Customizing The Excel 2007 UI

I’ve been using the Excel 2007 beta for quite a while. Customizing the new ribbon UI has always been a mystery. Until today. If you’re interested in learning how to customize Excel 2007’s user interface, follow these steps:

  1. Read Savraj Dhanjal’s brief article: Ribbon Extensibility: A VBA Sample, and then download the RxDemo.xlsm file.
  2. Go to OpenXML Developer, and download the Custom UI Editor Tool.
  3. Open the RxDemo.xlsm file using the Editor Tool.
  4. Study it, and then experiment on your own.

I’m encouraged. Creating a new tab to house my PUP v7 tools should be a piece of cake. Well, not quite. It’s probably about 10 times more complicated than using the old CommandBar object model, but at least it’s do-able.

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11 thoughts on “Customizing The Excel 2007 UI

  1. Wow, somebody really WAS listening! It wasn’t at all obvious. This might rate the UI as merely hard to use, not impossible.

    – Jon

  2. Yes, RibbonX is actually pretty good for static pre-definable menu structures. Most of us use some sort of table-driven menu creation for our commandbars; RibbonX is just replacing that with an xml stream instead of an on-sheet table and including standard code to apply that XML. Life isn’t quite so rosy when we want to make our UIs more dynamic. We can hide and show pre-defined controls, or use dynamic menus and galleries for some flexibility, but we can’t add, delete or redorder controls during the life of our applications. To be fair, the dynamic menus and galleries gives us as much as we had with previous versions of Office, but we can’t use any of the new controls (tick boxes, etc) in a dynamic manner. Overall, I’d class it as sufficient, but a missed opportunity to be really good.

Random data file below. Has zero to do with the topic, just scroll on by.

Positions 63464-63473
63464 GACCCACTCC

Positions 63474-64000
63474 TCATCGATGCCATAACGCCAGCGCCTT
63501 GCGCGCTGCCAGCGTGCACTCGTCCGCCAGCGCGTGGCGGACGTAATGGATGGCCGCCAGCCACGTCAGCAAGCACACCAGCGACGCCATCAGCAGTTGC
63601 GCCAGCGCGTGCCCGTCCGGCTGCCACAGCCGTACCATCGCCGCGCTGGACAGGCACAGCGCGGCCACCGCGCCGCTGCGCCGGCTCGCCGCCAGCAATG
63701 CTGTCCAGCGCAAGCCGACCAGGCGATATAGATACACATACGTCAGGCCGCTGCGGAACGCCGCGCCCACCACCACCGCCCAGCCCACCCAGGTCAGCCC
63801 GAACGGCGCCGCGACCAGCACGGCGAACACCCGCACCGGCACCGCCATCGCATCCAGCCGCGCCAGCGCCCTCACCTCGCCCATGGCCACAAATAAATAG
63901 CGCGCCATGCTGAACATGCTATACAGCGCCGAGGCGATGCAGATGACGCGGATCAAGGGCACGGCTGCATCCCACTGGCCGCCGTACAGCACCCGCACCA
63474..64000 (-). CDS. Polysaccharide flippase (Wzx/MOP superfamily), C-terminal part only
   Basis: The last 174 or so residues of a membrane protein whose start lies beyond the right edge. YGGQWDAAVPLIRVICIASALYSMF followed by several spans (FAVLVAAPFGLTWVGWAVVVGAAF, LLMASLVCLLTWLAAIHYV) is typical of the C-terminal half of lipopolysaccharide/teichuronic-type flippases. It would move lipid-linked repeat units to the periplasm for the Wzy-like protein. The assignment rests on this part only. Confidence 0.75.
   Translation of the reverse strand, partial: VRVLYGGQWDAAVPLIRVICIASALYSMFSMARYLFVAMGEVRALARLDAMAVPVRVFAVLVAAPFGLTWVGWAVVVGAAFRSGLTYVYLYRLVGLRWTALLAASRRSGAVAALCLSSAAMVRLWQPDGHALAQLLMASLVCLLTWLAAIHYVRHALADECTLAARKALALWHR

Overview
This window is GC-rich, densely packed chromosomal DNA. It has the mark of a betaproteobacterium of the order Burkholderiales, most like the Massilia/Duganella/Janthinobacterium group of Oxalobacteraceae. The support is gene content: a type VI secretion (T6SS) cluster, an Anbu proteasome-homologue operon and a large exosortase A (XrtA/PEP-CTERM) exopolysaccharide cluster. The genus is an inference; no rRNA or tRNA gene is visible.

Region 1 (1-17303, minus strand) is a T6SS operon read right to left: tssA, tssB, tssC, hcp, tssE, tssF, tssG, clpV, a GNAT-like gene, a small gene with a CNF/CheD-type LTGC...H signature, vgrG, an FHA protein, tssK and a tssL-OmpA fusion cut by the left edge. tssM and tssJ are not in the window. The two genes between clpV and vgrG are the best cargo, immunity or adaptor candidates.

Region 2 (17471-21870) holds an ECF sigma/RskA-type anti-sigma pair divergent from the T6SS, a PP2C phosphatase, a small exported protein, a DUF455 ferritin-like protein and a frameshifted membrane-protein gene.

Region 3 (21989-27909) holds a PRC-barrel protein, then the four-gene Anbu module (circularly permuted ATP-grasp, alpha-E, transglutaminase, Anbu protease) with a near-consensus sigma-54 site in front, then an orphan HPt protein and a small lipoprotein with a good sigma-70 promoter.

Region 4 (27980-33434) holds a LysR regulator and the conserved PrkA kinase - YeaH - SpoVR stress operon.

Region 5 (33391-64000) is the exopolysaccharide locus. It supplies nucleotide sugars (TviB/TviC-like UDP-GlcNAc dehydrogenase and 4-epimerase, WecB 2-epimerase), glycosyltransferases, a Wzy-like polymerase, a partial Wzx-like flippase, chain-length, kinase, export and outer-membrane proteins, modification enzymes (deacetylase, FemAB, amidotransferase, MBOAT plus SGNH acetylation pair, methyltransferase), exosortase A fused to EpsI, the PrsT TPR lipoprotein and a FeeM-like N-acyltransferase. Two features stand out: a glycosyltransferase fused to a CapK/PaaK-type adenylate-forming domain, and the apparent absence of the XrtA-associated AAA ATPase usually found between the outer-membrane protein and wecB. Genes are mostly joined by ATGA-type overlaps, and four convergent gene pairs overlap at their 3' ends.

3. This really highlights the need to learn about XML and Microsoft DOM objects. I know that XML has always seemed like a solution to a problem which hasn’t happened yet. But Office 2007 changes all that. With the new file formats, you can get into the guts of one or many documents and do some really cool things by traversing the XML within.

  4. Thanks John! It look promising but I believe Stephen raise some important questions about it in the referred first link. In addition, will it work with different language versons as well? Although XML has been around for the last 5-6 years it will challenge the larger group of Excel developers and power users which the publishers/writers hopefully will cover in upcoming Excel books.

    Kind regards,

  5. Stephen:
    on the fly creation is possible but it looks like you need a ComAddin to make it work.
    I tried posting the code here, but somehow my post failed so I’ve mailed you an example.

    VBA is used to manipulate XML customization string and execute the calls. The XML string and Procedure names are (temporarily) stored in the registry, then the ComAddin is connected.
    On connection the commaddin creates the controls from the XML. While loaded it passes calls back to the specified VBA procedures.